(Credit: Irina Strelnikova/Shutterstock)

While the Google Play Store and iOS App Store provide plenty of charts that give you a snapshot of the most popular apps in a given category, it can be difficult to collect a whole year's worth of that data and make sense of it. Thankfully, third parties like App Annie have access to those charts and much more, and this market research firm has produced another State of Mobile report that contains some interesting insights.

We've already used this report to map out how much people use music and video streaming apps (and how much money those apps make) but a report this sizeable has a variety of juicy details, and another one involves our use of social networks and chat apps. And according to App Annie, about half of the time we spend in apps is spent here.

SEE: Best 'Time Well Spent' apps to help limit social media use on Android

Whether it's Instagram, Snapchat or Reddit, no other app category comes close in terms of how much time we commit, even while mobile games continue to be the biggest money earners, and while streaming apps generally collect most non-gaming revenue.

And According to App Annie, our interest in social media and chat apps has only grown in the US over the past couple years, by an impressive (or foreboding) 30 percent to nearly 60 billion hours a year.

Interestingly, the market in the United States isn't even the biggest one, despite our relatively high disposable income enabling access to a variety of gadgets that can hook us up to Facebook or Twitter around the clock. According to App Annie, Brazilians spend nearly 100 billion hours a year in social media and chat apps, and India's population tips the scales at about 110 billion hours.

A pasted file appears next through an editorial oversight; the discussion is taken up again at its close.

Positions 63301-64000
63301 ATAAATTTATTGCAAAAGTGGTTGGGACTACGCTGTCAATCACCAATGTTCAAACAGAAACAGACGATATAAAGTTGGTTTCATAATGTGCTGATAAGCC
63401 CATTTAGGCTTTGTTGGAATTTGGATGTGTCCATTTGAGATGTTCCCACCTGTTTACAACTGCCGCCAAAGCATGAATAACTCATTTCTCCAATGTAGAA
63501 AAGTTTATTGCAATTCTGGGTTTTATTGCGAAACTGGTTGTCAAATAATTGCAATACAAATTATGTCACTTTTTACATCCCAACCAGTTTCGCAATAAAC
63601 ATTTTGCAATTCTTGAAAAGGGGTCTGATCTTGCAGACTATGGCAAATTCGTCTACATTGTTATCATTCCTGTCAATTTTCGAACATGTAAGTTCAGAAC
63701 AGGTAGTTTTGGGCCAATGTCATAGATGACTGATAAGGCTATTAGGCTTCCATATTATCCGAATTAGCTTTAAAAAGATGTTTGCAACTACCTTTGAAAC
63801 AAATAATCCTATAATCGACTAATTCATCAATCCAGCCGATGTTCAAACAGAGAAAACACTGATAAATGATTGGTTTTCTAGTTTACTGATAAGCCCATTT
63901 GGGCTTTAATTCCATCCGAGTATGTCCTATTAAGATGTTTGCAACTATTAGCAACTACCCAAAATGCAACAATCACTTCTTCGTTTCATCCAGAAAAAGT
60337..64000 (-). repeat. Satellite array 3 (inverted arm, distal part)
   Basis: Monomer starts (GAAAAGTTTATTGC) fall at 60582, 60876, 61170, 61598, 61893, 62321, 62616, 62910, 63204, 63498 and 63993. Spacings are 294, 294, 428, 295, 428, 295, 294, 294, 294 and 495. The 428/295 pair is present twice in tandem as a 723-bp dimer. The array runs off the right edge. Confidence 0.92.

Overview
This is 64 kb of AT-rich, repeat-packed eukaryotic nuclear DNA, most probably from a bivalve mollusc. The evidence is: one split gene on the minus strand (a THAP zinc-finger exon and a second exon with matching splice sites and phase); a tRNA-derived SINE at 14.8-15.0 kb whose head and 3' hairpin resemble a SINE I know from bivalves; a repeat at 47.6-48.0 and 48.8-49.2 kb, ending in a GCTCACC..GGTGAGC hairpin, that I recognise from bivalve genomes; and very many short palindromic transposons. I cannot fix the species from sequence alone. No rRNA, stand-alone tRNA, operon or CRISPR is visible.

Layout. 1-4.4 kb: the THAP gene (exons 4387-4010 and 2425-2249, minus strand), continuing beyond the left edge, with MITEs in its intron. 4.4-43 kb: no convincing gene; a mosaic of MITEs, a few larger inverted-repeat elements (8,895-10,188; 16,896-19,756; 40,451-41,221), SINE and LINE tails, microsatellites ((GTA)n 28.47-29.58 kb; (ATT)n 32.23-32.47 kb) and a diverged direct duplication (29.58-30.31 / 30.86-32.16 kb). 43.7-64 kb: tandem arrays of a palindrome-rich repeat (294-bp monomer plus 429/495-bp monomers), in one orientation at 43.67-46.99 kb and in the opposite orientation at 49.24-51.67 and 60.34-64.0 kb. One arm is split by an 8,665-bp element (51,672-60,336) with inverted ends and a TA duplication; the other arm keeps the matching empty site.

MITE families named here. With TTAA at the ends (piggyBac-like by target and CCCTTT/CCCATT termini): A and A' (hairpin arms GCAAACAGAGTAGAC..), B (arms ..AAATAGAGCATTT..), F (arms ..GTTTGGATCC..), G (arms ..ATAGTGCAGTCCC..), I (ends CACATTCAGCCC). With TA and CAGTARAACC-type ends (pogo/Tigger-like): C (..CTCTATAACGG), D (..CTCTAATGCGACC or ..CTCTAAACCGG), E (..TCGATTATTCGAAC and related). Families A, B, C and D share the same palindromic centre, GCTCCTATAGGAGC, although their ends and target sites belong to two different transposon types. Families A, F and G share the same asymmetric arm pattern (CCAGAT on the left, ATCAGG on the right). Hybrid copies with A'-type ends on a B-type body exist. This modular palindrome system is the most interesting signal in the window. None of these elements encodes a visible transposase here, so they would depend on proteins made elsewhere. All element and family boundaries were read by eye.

As a citizen of Brazil might tell you, WhatsApp (download for iOS or Android) is deeply ingrained into the social fabric. About 120 million Brazilians are estimated to regularly use it, in a country with a population of about 209 million. If you want to chat or exchange videos and pictures, WhatsApp is the de facto platform there.

This has largely to do with the fact that WhatsApp messages can be sent and received for free over a Wi-Fi connection, in a country where the cost of a phone call or SMS text message can vary wildly from one mobile carrier to another (and the price is usually high).

The app's end-to-end encryption is reportedly another factor -- one that sometimes leads to the platform being temporarily blocked within Brazil when law enforcement's attempts to collect private user data are rebuffed by the California-based developer.

FOLLOW Download.com on Twitter for all the latest app news.

Is it too much of a good thing?

While WhatsApp clearly plays an important role in the everyday lives of millions of Brazilians, users elsewhere can run the risk of becoming addicted to social media, whose purveyors are regularly accused of sprinkling their platforms with psychological tricks to keep you hooked and "engaged" for as long as possible.

Obsessing over likes, follows, retweets and other social media currency can cut into your regular life and your sleep time. And sleep deprivation can quickly lead to problems that impact your job, personal relationships, and physical health.

So if you suspect that you're falling into this pattern, maybe it's time to buck the trend and spend half of your app time elsewhere. We can recommend several app to help you transition.

Takeaways

  • Market research firm App Annie has produced an annual report of global mobile app usage stats, and it reports that users spend half of their app time in a social media or chat app.
  • While these apps are sometimes necessary for everyday activities, excessive use can lead to health problems -- and a category of apps dedicated to helping you battle addiction.

Read more

Tom McNamara is a Senior Editor for CNET's Download.com. He mainly covers Windows, mobile and desktop security, games, Google, streaming services, and social media. Tom was also an editor at Maximum PC and IGN, and his work has appeared on CNET, PC Gamer, MSN.com, and Salon.com. He's also unreasonably proud that he's kept the same phone for more than two years.